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  • Meeting abstract
  • Open Access

Sensitivity, specificity, positive predictive value, negative predictive value and accuracy of neuropathy diabetes score (NDS) compared with the Michigan neuropathy screening instrument (MNSI)

  • 1Email author,
  • 1,
  • 1 and
  • 1
Diabetology & Metabolic Syndrome20157 (Suppl 1) :A196

  • Published:


  • Gold
  • Neuropathy
  • Metabolic Syndrome
  • Gold Standard
  • False Positive


MNSI is widely used for evaluation of distal symmetric peripheral polyneuropathy (PPN) in individuals with diabetes. In the DCCT/EDIC study, the MNSI was validated for screening of signs and symptoms of PPN, presenting, for a cutoff of ≥2.5, sensitivity of 61%, specificity of 79%, positive predictive value (PPV) of 55% and negative (NPV) of 83%, when compared to neurological examination in combination with nerve conduction studies as gold standard.


To evaluate the sensitivity, specificity, PPV, NPV and accuracy of Neuropathy Diabetes Score (NDS) (≥3.0) compared to MNSI score, used as the gold standard.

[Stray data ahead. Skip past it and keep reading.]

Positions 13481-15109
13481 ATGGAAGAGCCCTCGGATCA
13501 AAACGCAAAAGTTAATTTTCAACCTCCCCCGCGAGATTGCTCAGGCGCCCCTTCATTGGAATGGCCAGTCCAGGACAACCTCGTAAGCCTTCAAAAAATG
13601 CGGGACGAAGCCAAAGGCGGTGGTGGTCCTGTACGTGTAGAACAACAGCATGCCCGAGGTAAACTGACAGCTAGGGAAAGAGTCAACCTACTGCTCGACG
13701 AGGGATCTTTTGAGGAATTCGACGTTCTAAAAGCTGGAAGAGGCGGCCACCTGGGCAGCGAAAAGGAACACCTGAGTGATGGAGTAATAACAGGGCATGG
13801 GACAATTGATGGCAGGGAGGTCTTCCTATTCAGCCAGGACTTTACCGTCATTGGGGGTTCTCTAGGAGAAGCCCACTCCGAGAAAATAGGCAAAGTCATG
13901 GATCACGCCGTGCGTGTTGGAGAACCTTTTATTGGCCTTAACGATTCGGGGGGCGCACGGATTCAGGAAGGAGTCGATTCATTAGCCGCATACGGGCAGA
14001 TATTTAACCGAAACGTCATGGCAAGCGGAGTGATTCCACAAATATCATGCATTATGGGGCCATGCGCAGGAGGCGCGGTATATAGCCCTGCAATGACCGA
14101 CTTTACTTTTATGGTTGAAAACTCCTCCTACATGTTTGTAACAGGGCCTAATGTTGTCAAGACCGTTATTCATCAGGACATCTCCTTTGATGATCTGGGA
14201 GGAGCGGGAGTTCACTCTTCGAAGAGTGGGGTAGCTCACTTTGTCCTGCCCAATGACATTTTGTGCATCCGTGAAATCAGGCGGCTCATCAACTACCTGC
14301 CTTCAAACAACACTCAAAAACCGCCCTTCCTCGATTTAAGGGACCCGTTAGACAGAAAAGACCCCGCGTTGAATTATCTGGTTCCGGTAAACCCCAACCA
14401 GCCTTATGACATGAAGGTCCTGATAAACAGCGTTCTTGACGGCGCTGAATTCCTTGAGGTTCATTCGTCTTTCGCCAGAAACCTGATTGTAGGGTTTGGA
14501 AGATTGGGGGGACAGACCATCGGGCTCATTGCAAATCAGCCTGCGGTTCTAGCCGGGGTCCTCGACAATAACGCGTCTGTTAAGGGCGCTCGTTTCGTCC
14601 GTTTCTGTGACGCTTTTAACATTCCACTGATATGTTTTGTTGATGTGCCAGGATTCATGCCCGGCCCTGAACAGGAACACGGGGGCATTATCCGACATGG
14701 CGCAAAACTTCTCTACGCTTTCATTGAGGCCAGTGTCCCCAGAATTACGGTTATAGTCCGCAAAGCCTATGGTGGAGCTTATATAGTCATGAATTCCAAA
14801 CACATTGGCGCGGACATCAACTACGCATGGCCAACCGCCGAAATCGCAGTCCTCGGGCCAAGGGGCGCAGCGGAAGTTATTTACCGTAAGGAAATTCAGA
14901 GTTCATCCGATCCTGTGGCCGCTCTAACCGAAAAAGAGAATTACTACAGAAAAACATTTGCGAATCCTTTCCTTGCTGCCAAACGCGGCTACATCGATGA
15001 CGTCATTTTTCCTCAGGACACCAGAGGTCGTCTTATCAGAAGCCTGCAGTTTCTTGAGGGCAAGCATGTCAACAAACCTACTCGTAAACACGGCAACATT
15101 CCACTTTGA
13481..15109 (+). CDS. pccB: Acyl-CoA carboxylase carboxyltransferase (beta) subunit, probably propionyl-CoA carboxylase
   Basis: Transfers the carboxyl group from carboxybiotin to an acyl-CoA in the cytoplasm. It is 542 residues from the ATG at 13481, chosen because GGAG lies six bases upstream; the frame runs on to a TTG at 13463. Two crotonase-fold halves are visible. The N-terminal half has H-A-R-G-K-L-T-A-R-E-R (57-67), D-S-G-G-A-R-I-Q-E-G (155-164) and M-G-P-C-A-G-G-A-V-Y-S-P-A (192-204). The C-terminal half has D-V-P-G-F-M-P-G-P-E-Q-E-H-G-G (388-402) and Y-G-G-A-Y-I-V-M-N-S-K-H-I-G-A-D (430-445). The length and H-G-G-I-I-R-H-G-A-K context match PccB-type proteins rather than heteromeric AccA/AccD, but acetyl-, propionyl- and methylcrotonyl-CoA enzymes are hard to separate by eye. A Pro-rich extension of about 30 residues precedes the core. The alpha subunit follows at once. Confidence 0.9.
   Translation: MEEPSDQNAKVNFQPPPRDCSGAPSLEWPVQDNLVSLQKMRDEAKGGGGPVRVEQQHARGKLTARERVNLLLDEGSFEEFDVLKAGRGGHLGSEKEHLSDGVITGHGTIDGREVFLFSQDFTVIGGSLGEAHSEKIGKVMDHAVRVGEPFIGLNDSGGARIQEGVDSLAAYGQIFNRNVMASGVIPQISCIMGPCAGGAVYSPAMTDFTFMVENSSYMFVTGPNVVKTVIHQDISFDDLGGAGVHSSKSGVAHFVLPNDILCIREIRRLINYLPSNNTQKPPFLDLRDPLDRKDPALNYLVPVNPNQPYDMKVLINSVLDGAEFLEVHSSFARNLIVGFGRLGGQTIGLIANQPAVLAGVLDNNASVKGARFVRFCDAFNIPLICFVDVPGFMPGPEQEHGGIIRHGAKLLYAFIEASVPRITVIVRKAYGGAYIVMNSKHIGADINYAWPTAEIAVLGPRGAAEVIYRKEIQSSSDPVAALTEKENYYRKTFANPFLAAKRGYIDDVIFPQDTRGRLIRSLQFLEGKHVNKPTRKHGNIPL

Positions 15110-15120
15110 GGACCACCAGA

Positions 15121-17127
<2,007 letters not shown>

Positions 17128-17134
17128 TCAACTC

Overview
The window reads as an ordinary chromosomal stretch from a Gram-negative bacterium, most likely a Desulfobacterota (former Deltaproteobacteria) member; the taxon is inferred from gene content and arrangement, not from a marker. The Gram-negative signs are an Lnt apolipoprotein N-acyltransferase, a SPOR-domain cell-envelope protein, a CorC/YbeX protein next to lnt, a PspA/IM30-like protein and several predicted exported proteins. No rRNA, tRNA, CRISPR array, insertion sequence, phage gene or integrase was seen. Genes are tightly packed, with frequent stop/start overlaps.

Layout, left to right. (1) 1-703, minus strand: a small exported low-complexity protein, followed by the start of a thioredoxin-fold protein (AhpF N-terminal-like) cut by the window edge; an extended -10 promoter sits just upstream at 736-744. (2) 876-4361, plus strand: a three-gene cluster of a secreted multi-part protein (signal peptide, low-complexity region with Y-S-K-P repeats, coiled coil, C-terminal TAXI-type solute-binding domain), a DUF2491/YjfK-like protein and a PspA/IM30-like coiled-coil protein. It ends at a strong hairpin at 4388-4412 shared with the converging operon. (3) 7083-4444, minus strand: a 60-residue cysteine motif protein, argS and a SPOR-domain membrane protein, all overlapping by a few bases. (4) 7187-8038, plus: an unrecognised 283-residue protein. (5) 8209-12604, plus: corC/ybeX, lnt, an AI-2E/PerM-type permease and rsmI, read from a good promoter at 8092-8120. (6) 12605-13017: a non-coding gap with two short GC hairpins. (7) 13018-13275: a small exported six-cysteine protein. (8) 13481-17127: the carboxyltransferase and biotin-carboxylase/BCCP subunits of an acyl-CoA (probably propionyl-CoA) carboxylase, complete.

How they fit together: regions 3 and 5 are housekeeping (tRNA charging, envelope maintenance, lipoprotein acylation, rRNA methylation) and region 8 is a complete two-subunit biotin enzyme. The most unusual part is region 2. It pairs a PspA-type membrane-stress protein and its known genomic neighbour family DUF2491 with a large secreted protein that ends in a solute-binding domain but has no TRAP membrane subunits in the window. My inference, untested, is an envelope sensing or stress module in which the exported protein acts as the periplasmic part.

Materials and methods

305 patients with Metabolic Syndrome, Diabetes (type 1 and type 2) were evaluated with MNSI and DNS.


NDS evaluates PPN signals through the thermal, painful and vibratory sensation, and the Achilles reflex. Compared to MNSI, which evaluates the PPN through the appearance of the feet, presence of ulcers, vibratory sensitivity, monofilament and Achilles reflex, NDS had a sensitivity of 50%, specificity of 93%, PPV of 78%, NPV of 79% and accuracy of 79%, according to Figure 1.
Figure 1
Figure 1

Sensitivity, specificty, PPV, NPV, and accuracy of NDS compared to MNSI.


When compared to MNSI as the gold standard, the NDS is a good instrument for evaluating presence of PPN, with high specificity, which reduces false positives, and good accuracy, which reflects the test precision.

Authors’ Affiliations

Universidade Federal de Ciências da Saúde De Porto Alegre, Porto Alegre, Brasil